Manchester school official: 'Drastic' changes on the horizon for district, students
MANCHESTER — A battle over school borders will be up for vote next week.
The question is, with the steady decline of student enrollment in the whole district, which Manchester elementary schools will feed to which middle and highs schools, and it seems no one can agree. Arthur Beaudry is the vice-chairman of the Manchester School Board and said they've been dealing with the issue of redistricting the Queen City for the past decade, and he's pessimistic about the latest plans.
"What was presented to us is really superficial," Beaudry said. "It's just aligning the elementary schools to what middle schools and what highs schools these students are going to go to. There's a problem no matter what alignment you use."
Beaudry said the issue is much more complex than just changing the feeder pattern.
The solution, according to Beaudry, is repurposing or merging some of the school buildings, especially in the high schools.
"We have about 3,100 less students in our high schools than we had a decade ago," Beaudry said.
According to the New Hampshire Department of Education numbers released in November 2016, West High School in Manchester is operating at 43 percent capacity with a 2017 budget of more than $11.3 million, Memorial at 66 percent with a 2017 budget of more than $14.3 million and Central High School at 58 percent with a 2017 budget of more than $15.6 million.
Part of the reason for low enrollment, tuition towns have left the Queen City. Bedford, who used to pay for their students to attend West High School, left in 2007 when Bedford High School was built, leaving a vacancy of 800 students at West that hasn't been filled.
Also in 2012, the alternative high school, Manchester School of Technology opened with an enrollment capacity of 600 students. Currently attendance is 338 students with a operating cost of more than $7 million annually.
But Beaudry said there is also another fundamental reason enrollment numbers are down.
"I believe families are moving out of the city," Beaudry said. "Parents are looking at our school district and want to move somewhere else."
Its a massive job for the new Superintendent of Schools, Dr. Bolgen Vargas, who is no stranger to challenging school districts. Vargas previously worked in Rochester, N.Y.; a city with one of the highest child-poverty rates in the nation. Beaudry said Vargas understands the difficult situation because he had to close several Rochester schools due to enrollment.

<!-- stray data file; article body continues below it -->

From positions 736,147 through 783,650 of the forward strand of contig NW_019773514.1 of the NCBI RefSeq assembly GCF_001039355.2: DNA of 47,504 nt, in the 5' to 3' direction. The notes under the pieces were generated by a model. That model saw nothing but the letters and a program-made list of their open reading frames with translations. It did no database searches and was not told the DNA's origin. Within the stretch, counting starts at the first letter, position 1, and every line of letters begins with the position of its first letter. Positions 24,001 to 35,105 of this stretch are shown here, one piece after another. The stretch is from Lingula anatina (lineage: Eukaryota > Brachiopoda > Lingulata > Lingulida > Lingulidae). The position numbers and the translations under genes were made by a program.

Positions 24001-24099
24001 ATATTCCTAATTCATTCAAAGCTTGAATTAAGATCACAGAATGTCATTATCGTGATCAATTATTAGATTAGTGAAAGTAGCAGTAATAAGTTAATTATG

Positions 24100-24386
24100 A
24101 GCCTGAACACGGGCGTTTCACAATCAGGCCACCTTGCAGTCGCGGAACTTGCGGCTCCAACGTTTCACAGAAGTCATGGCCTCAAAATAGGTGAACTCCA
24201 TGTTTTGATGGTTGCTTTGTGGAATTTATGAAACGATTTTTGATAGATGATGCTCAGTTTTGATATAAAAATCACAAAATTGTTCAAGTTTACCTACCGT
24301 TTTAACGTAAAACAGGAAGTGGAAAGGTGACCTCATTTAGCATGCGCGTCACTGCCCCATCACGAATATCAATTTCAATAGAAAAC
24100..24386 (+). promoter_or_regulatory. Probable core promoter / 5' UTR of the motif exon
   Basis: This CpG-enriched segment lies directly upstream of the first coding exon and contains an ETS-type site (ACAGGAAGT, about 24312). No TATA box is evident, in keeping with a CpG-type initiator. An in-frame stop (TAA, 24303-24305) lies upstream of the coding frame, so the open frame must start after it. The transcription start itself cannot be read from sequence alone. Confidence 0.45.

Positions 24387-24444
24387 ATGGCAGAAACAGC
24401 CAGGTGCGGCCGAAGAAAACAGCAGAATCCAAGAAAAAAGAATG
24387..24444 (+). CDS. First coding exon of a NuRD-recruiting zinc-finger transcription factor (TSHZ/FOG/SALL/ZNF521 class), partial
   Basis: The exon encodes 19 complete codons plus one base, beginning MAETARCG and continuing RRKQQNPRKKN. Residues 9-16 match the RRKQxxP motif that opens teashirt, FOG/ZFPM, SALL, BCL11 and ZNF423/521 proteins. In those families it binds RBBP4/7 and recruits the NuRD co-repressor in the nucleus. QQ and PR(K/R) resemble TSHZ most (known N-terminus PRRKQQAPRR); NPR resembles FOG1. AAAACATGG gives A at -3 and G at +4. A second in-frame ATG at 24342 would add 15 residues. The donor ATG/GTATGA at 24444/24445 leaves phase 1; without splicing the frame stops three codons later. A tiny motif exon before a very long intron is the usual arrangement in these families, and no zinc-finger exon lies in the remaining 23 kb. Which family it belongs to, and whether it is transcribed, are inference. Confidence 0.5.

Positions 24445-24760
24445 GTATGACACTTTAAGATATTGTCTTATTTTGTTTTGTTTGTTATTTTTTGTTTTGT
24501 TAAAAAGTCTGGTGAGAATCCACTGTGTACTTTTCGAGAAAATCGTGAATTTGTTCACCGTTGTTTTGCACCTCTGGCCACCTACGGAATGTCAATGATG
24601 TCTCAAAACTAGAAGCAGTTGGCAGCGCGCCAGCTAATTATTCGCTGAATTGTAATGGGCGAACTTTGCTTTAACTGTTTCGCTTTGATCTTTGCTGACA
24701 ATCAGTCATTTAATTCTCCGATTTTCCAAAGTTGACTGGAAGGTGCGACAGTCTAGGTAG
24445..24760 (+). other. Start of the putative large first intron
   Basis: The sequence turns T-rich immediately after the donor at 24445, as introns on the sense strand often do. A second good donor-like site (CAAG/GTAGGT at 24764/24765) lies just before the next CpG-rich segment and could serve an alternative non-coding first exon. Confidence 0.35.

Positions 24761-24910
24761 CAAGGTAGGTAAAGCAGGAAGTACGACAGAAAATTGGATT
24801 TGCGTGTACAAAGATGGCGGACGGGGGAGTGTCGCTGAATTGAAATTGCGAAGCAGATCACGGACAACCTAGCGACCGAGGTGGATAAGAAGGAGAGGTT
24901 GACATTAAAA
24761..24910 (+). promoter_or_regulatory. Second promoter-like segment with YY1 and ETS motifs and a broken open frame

Beaudry recommends closing Manchester Central High School and splitting the students between Manchester Memorial and West. Beaudry said the oldest high school in the state is in disrepair, needing more than $1 million to repair one of the buildings. An idea that isn't very popular with those who "bleed green."
In a redistricting survey by the Manchester School District in June 2016, the majority of parents surveyed did not support closing a high school.
At one of the redistricting meeting at Southside Middle School, Amanda Mudgett spoke out about one of the proposed flow charts, saying that doesn't work for her or her four children.
"We live where we live because of the schools they were going to go to and we built relationships," Mudgett said. "The West Side makes me nervous, which is why I didn't chose to live on the West Side. I chose to live in the South End. It's just nerve wracking because safety is a big issue because of how the West Side is perceived and is."
The next step is a full facility study on all Manchester school district buildings. Beaudry said he hopes some tough decision can be made based on the findings. He said the city is already slated to cut 42 teacher positions at the end of this school year, and it could be more.
Three different feeder charts will be presented to the school board at the April 19 meeting. But Beaudry said he thinks the redistricting plan will be tabled.
"I'm very pessimistic we will have eight votes for any plan," he said. "We have to do something outside the box."